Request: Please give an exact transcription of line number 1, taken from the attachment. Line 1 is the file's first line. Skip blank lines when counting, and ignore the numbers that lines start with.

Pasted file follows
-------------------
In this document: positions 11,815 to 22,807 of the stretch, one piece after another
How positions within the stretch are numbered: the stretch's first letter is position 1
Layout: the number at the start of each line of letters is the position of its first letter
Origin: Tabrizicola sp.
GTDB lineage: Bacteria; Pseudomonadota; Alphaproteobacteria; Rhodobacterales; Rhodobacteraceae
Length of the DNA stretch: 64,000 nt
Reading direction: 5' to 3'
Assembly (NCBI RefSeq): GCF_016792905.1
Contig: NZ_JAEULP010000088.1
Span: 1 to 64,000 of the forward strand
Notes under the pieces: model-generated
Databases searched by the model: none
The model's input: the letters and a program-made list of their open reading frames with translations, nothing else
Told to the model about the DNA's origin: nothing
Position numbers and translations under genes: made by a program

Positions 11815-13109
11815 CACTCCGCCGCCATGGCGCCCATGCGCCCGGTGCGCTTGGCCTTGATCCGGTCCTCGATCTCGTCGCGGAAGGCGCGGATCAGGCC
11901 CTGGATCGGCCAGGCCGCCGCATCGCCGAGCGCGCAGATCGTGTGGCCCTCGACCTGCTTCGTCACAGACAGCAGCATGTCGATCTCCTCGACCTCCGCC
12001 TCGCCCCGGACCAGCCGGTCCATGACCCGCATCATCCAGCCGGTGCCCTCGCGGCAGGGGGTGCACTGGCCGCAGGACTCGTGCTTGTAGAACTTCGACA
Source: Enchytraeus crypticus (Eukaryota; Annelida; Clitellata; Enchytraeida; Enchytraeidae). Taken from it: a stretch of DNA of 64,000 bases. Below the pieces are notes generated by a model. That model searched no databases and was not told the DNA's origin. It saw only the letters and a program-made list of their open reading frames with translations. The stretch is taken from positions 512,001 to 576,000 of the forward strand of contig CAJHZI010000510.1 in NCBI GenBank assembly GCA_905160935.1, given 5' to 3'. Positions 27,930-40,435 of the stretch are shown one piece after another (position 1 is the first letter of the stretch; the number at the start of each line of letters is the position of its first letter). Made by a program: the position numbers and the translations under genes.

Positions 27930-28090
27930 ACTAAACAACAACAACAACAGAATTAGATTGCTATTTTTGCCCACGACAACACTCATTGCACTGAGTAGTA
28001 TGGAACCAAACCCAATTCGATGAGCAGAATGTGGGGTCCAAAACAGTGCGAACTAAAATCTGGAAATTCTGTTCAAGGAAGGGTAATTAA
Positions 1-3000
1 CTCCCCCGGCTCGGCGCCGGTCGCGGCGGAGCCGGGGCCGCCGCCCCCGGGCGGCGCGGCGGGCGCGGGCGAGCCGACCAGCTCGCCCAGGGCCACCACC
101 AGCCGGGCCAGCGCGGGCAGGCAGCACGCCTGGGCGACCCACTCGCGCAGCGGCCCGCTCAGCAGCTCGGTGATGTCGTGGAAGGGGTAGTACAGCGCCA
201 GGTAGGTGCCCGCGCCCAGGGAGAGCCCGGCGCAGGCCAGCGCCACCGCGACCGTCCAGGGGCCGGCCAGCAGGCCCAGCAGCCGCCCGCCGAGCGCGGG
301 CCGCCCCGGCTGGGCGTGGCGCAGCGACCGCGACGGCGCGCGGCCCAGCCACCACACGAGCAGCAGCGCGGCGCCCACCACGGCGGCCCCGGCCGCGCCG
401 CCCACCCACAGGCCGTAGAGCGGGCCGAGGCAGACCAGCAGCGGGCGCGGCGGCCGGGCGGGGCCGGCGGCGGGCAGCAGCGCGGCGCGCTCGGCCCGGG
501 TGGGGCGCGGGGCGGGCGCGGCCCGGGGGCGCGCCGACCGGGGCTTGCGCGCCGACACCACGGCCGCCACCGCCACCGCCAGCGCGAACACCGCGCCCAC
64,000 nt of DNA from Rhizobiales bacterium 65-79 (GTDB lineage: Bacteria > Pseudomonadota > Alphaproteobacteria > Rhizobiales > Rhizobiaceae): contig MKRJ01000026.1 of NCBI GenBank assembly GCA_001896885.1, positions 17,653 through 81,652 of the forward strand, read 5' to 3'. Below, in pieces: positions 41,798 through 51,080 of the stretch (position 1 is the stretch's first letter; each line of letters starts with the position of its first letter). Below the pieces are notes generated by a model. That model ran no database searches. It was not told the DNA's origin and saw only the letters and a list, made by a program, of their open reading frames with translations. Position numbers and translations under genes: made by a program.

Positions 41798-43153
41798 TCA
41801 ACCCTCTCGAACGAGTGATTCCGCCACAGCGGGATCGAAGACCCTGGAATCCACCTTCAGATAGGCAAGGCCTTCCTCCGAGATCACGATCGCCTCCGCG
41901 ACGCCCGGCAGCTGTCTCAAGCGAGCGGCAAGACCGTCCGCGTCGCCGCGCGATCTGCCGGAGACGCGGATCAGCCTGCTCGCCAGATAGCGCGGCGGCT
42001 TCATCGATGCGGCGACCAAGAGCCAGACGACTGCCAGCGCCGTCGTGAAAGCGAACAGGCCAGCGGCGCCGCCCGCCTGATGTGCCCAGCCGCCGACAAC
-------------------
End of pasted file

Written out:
In this document: positions 11,815 to 22,807 of the stretch, one piece after another